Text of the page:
Therefore, all references in the amended Section 9 of BP 129 to supposed appeals from the NLRC to the Supreme Court are interpreted and hereby declared to mean and refer to petitions for certiorari under Rule 65. Consequently, all such petitions should therefore be initially filed in the Court of Appeals in strict observance of the doctrine of hiearchy of courts as the appropriate forum for the relief desired.
Sec. 7. Expediting proceedings; Injunctive relief. - The court in which the petition is filed may issue orders expediting the proceedings, and it may also grant a temporary restraining order or a writ of preliminary injunction for the preservation of the rights of the parties pending such proceedings. The petition shall not interrupt the course of the principal case unless a temporary restraining order or a writ of preliminary injunction has been issued enjoining the public respondent from further proceeding with the case.Nevertheless, after careful review of the records, this Court considers the findings of fact of the Labor Arbiter, as affirmed by the NLRC, more plausible.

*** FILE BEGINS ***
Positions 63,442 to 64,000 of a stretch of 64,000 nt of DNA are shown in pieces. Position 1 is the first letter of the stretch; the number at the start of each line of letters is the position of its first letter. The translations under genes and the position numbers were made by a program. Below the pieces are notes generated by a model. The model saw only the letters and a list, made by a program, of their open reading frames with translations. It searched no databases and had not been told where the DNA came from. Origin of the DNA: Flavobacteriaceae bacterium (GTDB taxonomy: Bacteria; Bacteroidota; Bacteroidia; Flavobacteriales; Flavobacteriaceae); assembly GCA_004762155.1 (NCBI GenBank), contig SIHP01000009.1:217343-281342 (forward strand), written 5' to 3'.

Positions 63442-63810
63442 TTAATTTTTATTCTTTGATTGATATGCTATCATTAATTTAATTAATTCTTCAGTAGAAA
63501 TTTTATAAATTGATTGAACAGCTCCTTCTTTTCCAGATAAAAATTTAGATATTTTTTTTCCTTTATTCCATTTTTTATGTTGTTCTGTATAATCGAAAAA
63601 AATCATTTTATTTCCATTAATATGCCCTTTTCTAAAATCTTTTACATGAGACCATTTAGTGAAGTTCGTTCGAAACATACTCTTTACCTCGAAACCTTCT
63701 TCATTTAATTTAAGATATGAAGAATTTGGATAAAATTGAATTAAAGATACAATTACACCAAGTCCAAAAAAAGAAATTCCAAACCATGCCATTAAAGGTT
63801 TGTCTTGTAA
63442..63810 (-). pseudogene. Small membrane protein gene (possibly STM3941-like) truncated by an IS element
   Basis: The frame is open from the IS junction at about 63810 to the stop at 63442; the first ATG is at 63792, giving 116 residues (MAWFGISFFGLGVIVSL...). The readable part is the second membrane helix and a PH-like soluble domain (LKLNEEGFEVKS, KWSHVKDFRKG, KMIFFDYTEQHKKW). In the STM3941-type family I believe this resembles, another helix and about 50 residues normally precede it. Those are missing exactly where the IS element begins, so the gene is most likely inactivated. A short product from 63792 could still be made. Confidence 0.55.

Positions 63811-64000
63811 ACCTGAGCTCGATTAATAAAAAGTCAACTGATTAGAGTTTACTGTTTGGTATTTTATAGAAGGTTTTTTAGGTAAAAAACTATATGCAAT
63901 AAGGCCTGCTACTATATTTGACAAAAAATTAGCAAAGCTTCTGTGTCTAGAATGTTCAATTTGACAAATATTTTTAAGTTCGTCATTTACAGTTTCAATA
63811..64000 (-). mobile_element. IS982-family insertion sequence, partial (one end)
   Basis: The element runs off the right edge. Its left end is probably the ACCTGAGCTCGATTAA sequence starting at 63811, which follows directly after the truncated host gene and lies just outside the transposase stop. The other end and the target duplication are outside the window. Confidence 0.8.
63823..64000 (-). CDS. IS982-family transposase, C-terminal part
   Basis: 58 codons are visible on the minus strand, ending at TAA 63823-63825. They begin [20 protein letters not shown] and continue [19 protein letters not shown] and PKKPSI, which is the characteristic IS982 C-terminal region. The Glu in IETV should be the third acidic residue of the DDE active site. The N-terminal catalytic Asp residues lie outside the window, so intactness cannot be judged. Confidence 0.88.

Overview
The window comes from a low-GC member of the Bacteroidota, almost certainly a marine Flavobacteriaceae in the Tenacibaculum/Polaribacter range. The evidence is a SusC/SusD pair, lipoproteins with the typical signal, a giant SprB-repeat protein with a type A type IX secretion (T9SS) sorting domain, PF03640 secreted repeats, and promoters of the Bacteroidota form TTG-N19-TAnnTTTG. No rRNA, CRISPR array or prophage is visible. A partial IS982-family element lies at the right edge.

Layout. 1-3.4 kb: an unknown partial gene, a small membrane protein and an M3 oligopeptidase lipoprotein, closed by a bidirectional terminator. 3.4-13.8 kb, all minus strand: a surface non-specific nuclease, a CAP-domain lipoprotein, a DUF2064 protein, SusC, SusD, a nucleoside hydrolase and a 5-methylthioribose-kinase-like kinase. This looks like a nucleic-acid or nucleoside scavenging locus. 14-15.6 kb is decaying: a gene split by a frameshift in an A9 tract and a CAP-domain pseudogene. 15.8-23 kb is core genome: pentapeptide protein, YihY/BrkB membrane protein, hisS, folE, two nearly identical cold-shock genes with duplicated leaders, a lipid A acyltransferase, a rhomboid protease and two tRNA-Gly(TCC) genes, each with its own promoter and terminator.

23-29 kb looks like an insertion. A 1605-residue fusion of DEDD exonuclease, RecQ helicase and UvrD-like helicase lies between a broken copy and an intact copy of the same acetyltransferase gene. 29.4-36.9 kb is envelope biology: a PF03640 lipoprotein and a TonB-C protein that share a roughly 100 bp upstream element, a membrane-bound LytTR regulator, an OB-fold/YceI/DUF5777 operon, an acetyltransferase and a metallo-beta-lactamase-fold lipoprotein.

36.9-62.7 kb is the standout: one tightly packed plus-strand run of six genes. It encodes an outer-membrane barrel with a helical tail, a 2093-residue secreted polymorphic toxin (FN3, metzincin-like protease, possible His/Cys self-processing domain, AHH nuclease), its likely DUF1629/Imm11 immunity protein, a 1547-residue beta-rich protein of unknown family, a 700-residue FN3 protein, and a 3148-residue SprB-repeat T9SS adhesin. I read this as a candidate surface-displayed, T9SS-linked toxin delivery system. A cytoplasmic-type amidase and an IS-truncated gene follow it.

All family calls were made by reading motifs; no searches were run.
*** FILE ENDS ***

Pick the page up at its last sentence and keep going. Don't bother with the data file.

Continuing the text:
The public respondent shall proceed with the principal case within ten (10) days from the filing of a petition for certiorari with a higher court or tribunal absent a temporary restraining order or a preliminary injunction, or upon its expiration. x x x
A. COMPENSATION AND BENEFITS FOR DEATHIn Southeastern Shipping v. Navarra, Jr., this Court declared that in order to avail of death benefits, the death of the employee should occur during the effectivity of the employment contract. The death of a seaman during the term of employment makes the employer liable to his heirs for death compensation benefits. Once it is established that the seaman died during the effectivity of his employment contract, the employer is liable. In the present case, Ildefonso died after he pre-terminated the contract of employment. That alone would have sufficed for his heirs not to be entitled for death compensation benefits.